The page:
McKenzie Coan, four-time Paralympic medalist, stopped by Asphalt Green on May 20 to speak with our competitive swim team and unite with swimmer Jaden Sacks to participate in a swimathon, 50,000 Laps - One Unbreakable Spirit® Challenge, to raise money to find better cures for osteogenesis imperfecta, also known as brittle bone disease.  


On race day, McKenzie Coan gets to the arena early, puts in headphones, and listens to music to calm her nerves. When it is time to compete, she walks on the deck and only looks at the pool. She does not hear the hundreds or thousands of people cheering or pay attention to her competitors. She takes a deep breath and remembers the hard work she put in during training. The starting buzzer goes off, and she races for gold.


McKenzie’s strategy has proved successful. She took the world by storm at the 2016 Rio Games, winning three golds and one silver medal, breaking the Paralympic record in the 50-meter freestyle. She was born with osteogenesis imperfecta, also known as brittle bone disease, and has broken over 30 bones in her lifetime.


“[Osteogenesis imperfecta] is something I have dealt with my whole life,” McKenzie says. “I want people to see me for my ability instead of my disability.”


Her winning attitude has taken her far in the sport and in life.




McKenzie grew up in the pool, beginning water therapy when she was a baby as a form of treatment for her condition. When her brother started on the swim team, she saw how much fun they were having and joined because she wanted to beat them.


“When I swim, I feel free,” she says. “On land, I use a wheelchair, but the freedom that water provides made me fall in love with the sport.”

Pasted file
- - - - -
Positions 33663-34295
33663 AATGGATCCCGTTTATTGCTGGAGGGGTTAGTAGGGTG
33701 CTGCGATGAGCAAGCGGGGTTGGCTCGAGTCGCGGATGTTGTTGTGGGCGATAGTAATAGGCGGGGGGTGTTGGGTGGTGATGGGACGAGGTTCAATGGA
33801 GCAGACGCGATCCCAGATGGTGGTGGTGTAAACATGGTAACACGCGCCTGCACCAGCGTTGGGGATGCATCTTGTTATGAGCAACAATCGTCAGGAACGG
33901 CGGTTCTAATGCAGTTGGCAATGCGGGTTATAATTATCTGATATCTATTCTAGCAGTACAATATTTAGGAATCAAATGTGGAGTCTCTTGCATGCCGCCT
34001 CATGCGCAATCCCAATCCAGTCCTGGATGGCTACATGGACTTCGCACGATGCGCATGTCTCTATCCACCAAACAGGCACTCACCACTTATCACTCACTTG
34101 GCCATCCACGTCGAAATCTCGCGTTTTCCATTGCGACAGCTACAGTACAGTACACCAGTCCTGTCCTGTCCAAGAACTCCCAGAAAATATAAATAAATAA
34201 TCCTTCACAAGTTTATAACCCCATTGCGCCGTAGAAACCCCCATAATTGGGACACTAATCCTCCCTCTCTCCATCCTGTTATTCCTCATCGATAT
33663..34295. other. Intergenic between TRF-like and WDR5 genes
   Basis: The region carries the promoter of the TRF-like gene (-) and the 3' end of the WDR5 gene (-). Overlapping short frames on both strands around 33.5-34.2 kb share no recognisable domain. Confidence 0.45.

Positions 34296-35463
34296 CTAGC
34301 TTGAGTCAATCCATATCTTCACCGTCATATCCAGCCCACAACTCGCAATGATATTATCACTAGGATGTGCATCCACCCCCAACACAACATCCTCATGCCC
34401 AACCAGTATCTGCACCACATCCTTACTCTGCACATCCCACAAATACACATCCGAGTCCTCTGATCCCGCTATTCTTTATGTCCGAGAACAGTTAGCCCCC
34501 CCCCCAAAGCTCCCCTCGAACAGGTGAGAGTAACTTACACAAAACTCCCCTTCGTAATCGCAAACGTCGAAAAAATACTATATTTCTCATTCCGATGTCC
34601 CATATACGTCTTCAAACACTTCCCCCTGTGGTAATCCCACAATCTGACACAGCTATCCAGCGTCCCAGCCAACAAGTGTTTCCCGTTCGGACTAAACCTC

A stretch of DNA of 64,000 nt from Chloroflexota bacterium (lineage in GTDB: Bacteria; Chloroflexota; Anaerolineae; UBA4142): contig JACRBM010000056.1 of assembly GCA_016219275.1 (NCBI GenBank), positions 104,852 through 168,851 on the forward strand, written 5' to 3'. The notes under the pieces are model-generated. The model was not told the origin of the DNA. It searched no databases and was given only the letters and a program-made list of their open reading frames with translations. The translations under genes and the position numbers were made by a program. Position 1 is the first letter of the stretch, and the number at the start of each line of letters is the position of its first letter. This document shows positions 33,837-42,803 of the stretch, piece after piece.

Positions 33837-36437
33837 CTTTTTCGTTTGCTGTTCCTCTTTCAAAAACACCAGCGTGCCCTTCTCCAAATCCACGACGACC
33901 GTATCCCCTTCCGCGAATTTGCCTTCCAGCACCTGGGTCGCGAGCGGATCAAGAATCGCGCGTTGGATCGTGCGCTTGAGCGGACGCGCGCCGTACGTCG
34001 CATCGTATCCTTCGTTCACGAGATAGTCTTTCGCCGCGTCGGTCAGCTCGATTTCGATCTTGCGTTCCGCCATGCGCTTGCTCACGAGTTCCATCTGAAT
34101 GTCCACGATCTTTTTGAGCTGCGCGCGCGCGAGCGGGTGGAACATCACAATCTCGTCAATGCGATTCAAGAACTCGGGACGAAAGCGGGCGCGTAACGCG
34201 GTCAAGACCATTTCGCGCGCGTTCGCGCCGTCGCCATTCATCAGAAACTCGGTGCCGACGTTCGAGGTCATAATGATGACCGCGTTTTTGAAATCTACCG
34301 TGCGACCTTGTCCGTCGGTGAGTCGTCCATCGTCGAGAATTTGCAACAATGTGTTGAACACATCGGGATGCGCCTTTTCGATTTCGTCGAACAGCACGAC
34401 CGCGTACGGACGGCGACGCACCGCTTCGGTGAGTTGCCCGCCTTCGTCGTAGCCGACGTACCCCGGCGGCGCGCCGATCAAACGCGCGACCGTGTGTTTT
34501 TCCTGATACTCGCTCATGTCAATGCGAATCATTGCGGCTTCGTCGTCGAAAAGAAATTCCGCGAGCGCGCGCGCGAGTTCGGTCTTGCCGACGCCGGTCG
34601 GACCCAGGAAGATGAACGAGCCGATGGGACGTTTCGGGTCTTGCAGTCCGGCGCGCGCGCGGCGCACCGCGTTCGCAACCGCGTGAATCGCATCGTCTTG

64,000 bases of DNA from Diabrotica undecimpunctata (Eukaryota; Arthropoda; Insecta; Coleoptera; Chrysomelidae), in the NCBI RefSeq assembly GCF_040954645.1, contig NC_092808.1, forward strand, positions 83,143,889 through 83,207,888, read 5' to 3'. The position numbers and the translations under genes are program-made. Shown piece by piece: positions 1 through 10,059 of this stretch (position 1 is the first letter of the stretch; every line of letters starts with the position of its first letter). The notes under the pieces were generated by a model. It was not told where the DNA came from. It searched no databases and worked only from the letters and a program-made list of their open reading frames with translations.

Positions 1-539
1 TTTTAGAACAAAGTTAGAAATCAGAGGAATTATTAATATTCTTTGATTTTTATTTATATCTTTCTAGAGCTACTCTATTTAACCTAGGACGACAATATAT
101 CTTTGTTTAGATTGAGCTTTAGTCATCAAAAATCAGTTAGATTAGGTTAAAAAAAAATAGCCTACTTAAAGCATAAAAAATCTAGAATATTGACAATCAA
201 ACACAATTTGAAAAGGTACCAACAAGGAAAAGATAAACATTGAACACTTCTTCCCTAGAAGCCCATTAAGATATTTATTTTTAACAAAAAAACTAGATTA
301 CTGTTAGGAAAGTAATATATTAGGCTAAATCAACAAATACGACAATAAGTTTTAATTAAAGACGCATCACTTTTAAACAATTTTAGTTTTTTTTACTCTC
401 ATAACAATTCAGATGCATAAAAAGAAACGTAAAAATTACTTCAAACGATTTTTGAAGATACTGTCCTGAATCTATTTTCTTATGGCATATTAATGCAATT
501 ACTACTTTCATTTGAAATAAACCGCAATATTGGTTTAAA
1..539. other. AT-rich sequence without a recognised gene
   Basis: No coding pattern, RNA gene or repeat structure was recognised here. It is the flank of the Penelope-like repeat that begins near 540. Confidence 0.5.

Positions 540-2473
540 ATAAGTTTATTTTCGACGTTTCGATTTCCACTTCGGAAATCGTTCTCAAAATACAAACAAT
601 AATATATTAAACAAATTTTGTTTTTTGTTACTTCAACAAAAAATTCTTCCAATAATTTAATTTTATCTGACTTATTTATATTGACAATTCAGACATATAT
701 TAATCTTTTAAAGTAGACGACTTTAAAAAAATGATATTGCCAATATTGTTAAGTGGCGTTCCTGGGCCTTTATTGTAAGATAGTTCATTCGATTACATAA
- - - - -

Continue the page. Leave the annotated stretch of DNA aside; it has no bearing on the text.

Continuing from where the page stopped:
As she continued to work hard, her times improved and she started beating able-bodied swimmers.


“I loved seeing people’s reactions [when I would win],” McKenzie says. “People were surprised I was in a wheelchair. They saw past my limitations.”


McKenzie has the drive to push herself and describes herself as a type A person. She wants to be the best she can be. Growing up, she didn’t think about the medals, but as she continued with the sport, they came as a result of her hard work.  




McKenzie got her first taste of the Paralympics in 2012. She made her first international team two months before trials at 16 years old. The London Games were her first national team trip, and she made the 400-meter freestyle finals. She did not win a medal, but that only served at motivation to come back stronger in 2016.


The taste of success was addictive. She trained for two years at home, and in 2014, McKenzie started the next chapter of her life at Loyola University. Her new training environment has served her well.


Now, she has a team behind her and is surrounded by other para-athletes. Looking around, she sees people with limitations that do not faze them. The person next to her during a workout may have one arm but is putting in just as much effort. Her teammates inspire her, and when the Rio Games arrived, it was her time to shine.  


“I came back focused, but this time I wanted to be on the podium,” she says.


McKenzie did just that and then some, walking away with three golds (her performance in the 50-meter freestyle set a new Paralympic record) and a silver medal.


“I knew that winning triple gold was a possibility, but I didn’t go in thinking about it,” McKenzie says. “After I won the 50 free, I was in shock. I wasn’t really a sprinter, but to go to finals, win, and break a record was exciting.”


However, the most emotional event for McKenzie was the 400-meter freestyle, what she considers her best event. When she won gold, she felt like everything came full circle.


“Being on the podium, watching the flag go up is a really special moment,” McKenzie says. “It was nice seeing family, friends, and coaches in the stands who helped me get there.”




McKenzie is not slowing down. She is committed to swimming through the Tokyo 2016 Paralympics, will finish her undergraduate degree at Loyola next year, and plans to apply to law school.


It is a lot to take on, but McKenzie has never shied away from a challenge. If the past is any indication, it will be no surprise if she finds herself on the podium again.


“People have told me I can’t, and that makes me more motivated to go out and prove them wrong,” McKenzie says. “The only limitations are the ones you put on yourself. You can do anything if you work hard and put in the time.” 



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